Analysis

As far as I can figure out, watching the recent reports of stock markets making their bid for this year’s World Yo-Yo Championships, it works like this: if a bunch of rich bastards with too much money think shares will go up, they will go up; if the rich bastards think they will go down, they will go down. And, among other things, this is how they determine whether we can afford to retire. The Sydney Morning Herald said on August 7 that stock market plunges had wiped $30 billion from Australian superannuation funds over the past six weeks.
After the riots in Britain, magistrates were advised to “disregard normal sentencing” when examining the cases of people involved. The result of this is a rapid rate of convictions and a complete lack of proportion between the crimes committed and the sentences delivered.
In the US earlier this year, there were 351 anti-abortion bills making their way through state legislative bodies. In 2010, 174 anti-abortion bills were filed in state legislatures.
You’ll never guess which political party sat and watched while the Aboriginal incarceration rate sky-rocketed. We heard it on the radio. And we saw it on the television. Report after report, and promises delivered by talking politicians. But while this was occurring, Aboriginal people wallowed inside this nation’s jails and detention centres, their futures cast by a system that jails them at staggeringly disproportionate rates. It’s a problem that cripples our families, and our communities, and is as complex as it is troubling.
Magdalena Sitorus, head of Friends of Indonesian Children and Women, and solicitor Edwina Lloyd spoke at a forum on people smuggling on August 15, hosted by Indonesian Solidarity at Amnesty International’s Sydney offices. Sitorus provided background on the status of children in Indonesian law. That day Lloyd had represented an Indonesian boy imprisoned on a charge of people smuggling, at his first age determination hearing at Bankstown Court. So many people are facing people smuggling charges in Indonesia that Monday is known as “people smuggling day”, she said.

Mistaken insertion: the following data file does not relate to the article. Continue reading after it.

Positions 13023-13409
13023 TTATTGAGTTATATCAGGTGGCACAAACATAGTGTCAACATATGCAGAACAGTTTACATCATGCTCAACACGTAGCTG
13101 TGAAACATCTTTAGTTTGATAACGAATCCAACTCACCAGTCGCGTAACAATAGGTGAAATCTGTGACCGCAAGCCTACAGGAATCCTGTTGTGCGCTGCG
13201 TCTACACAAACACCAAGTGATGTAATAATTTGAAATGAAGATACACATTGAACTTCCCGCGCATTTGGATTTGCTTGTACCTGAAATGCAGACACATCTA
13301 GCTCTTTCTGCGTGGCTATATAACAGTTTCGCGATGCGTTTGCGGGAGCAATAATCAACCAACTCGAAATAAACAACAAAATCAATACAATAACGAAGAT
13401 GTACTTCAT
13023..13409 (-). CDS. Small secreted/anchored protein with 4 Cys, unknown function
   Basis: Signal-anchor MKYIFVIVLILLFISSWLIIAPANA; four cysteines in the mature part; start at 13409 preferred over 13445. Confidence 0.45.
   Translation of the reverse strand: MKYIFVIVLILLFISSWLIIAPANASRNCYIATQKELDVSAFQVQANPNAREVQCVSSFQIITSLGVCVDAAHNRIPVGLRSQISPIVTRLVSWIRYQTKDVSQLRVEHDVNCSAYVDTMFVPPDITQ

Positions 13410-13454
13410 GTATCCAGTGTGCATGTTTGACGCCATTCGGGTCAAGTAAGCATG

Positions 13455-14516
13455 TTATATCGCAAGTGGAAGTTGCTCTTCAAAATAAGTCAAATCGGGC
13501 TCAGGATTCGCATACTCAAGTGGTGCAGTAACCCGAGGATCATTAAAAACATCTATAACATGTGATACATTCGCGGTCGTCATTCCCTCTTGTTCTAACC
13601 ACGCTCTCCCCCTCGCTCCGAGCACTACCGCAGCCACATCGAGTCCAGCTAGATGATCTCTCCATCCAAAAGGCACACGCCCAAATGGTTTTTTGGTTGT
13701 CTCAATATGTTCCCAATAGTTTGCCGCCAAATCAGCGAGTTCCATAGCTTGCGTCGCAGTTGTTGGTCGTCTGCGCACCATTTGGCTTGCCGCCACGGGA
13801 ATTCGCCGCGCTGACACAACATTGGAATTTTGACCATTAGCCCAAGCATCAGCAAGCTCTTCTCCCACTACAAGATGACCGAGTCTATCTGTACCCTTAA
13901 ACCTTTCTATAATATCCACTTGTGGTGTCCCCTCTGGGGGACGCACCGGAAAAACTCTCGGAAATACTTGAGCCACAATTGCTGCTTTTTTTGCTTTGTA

The following message was received by Indymedia from within Curtin Detention Centre with a request that it posted on the site. Please circulate this cry for help and solidarity amongst your networks. * * *
Federal Labor MP Anna Burke captured the Gillard government’s increasingly right-wing refugee policy when she said plans to reopen the Manus Island detention centre in Papua New Guinea would be “going back to something we said we wouldn’t do, which is the Pacific solution”. Burke told ABC news on August 15 she had raised concerns in caucus about an overseas detention centre as well as the “Malaysia solution”, which faces a legal challenge in the High Court and could also be subject to a parliamentary inquiry.
Electrical Trades Union members around the country are currently voting for national and state union officials. The ballot goes from August 8-29. Nationally, a team of Howard Worthing, former assistant Victorian secretary, and Greg Wilton, former Western Australia organiser, are challenging incumbent national secretary Peter Tighe and Allen Hicks, for the positions of national secretary and assistant national secretary respectively. Allen Hicks is former Queensland assistant secretary. Reconnect ETU is running a full ticket against the Victorian incumbent leadership.
Australian Marriage Equality released the statement below on August 16. * * * Christian leaders join campaign for equality. A national opinion poll has found a majority of Australian Christians believe same-sex couples should be allowed to marry and several mainstream Christian ministers have spoken out in favour of the reform.
Boycott Israeli apartheid.

Fourteen Australian-based Palestine solidarity groups released the statement below on August 13.

In 1998, the UN hosted a special session on illegal drugs which set out to implement law enforcement control strategies in the hope of creating a “drug free” world. Today, it is generally recognised that this policy has been an abject failure. The United Nations Office on Drugs and Crime stated in a 2011 report that the “overall number of drug users appears to have increased over the last decade from 180 to some 210 million people”.